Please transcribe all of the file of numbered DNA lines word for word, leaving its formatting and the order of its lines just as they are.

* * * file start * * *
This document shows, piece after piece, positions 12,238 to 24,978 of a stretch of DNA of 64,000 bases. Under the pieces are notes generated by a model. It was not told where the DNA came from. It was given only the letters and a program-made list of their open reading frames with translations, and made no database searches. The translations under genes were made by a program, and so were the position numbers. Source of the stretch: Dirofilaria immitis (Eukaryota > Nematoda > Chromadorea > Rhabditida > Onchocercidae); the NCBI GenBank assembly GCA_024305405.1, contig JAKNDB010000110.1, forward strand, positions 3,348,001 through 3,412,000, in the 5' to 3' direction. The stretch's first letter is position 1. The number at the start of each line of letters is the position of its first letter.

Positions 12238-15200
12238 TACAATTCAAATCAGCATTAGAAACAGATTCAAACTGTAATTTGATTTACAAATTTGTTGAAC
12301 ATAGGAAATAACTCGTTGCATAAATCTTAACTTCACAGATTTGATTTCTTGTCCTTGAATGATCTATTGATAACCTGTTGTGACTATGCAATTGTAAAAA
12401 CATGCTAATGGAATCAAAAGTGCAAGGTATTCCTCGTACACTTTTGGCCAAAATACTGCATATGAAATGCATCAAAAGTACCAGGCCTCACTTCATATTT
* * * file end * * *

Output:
This document shows, piece after piece, positions 12,238 to 24,978 of a stretch of DNA of 64,000 bases. Under the pieces are notes generated by a model. It was not told where the DNA came from. It was given only the letters and a program-made list of their open reading frames with translations, and made no database searches. The translations under genes were made by a program, and so were the position numbers. Source of the stretch: Dirofilaria immitis (Eukaryota > Nematoda > Chromadorea > Rhabditida > Onchocercidae); the NCBI GenBank assembly GCA_024305405.1, contig JAKNDB010000110.1, forward strand, positions 3,348,001 through 3,412,000, in the 5' to 3' direction. The stretch's first letter is position 1. The number at the start of each line of letters is the position of its first letter.

Positions 12238-15200
12238 TACAATTCAAATCAGCATTAGAAACAGATTCAAACTGTAATTTGATTTACAAATTTGTTGAAC
12301 ATAGGAAATAACTCGTTGCATAAATCTTAACTTCACAGATTTGATTTCTTGTCCTTGAATGATCTATTGATAACCTGTTGTGACTATGCAATTGTAAAAA
12401 CATGCTAATGGAATCAAAAGTGCAAGGTATTCCTCGTACACTTTTGGCCAAAATACTGCATATGAAATGCATCAAAAGTACCAGGCCTCACTTCATATTT